Daily Archives: March 4, 2014

Pre-Package vs. Post-Package? Or How About No Package?

Amazon wants to pre-package goods and ship them to a location near you in anticipation of your upcoming order (as per our recent post on how anticipatory demand planning is good, but anticipatory shipping?) It’s an interesting idea, but the shipping companies are going to have to upgrade their systems to make it work (as per our recent post).

However, if you’re talking about the Food & Beverage Industry, as per this recent article over on Inbound Logistics on Packaging Postponement: A Game Changer for F&B Companies, by positioning product packaging further downstream in the supply chain and closer to the consumer, food manufacturers can take advantage of different selling opportunities. If the product is selling better in a certain retail location, major restaurant chain, or even through a set of strategically-deployed vending machines, you want to get it where it’s selling best in the quantity that can sell. This will generally require the right packaging, since a vending machine portion will generally be smaller than a store portion which will be smaller than a restaurant portion as the restaurant will order in bulk to prepare in bulk.

Packaging is a conundrum. But do you even need packaging at all? (At least at the individual product level.)

Let’s consider the Amazon situation. Do they even have to package the products they are shipping in bulk at all? While it’s true that they are not a traditional store where you can walk in and pick up the item, this doesn’t mean that you can’t walk in to a “store” and pick up the item. Nor does it mean that you need packaging to affix a shipping label.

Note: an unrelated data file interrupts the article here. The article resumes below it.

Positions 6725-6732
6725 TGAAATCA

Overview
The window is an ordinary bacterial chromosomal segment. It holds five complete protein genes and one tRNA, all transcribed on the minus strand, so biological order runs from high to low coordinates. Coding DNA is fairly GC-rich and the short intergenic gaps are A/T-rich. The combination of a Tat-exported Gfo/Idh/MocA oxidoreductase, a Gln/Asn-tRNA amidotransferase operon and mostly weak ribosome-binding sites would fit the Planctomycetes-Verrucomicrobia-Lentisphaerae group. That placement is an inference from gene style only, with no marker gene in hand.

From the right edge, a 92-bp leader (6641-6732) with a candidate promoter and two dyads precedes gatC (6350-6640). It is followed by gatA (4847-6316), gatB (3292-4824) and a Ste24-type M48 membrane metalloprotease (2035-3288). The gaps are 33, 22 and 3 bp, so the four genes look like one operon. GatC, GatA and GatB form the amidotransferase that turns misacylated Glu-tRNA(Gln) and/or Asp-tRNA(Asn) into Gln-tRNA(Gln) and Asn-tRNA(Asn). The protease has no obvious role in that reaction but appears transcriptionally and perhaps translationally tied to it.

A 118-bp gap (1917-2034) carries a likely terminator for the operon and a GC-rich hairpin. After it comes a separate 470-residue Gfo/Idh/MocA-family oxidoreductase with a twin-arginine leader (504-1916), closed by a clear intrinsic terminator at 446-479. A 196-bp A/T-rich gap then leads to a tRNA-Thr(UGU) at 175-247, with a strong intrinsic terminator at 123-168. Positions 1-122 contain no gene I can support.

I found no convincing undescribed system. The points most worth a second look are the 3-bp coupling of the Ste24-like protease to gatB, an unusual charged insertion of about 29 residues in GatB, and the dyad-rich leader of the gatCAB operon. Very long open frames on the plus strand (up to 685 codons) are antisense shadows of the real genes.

Consider Amazon’s expanding Locker service. If a good is placed in a locker, it doesn’t need a package. Neither does any good placed in any neighbouring locker. All of the goods going to the lockers can be shipped in a single “package”, and then put in the appropriate lockers. But the “package” doesn’t have to be a package — it can be a reusable shipping container. Then there’s no packaging, no waste, and shipping is on its way to becoming a sustainable business.

Basically, Amazon can re-invent the mail-order model developed by Sears, Roebuck & Co. where “mail-order” is replaced by “e-mail order” and “counter pickup” is replaced by “locker pickup” and bring back the “reusable crate”, only this time it’s probably a “eco-friendly heavy-duty plastic crate” that will last much longer.

And while you might think that this concept cannot be translated to Food & Beverage, challenge that notion. The Bulk Barn‘s entire business model is built on bulk, package-free, purchases. And all of the food and beverage products they sell can be shipped in reusable containers. (Now, I know it doesn’t work for liquids in the current business model*, but it works fine for most dry goods.)

What’s the point? You can package when, where, and how you want, but first think about whether you even have to package at all, and, if you do, if you can use re-usable shipping containers. Environmentally friendly and cost-effective, it will save you money and image points on an ongoing basis.

* But even then, we can bring back the classic milk delivery model where you return the reusable models, but update it such that you pay a high deposit each time you buy a reusable bottle, which is waived each time you return a reusable bottle, just like the eco-conscious micro-breweries are doing.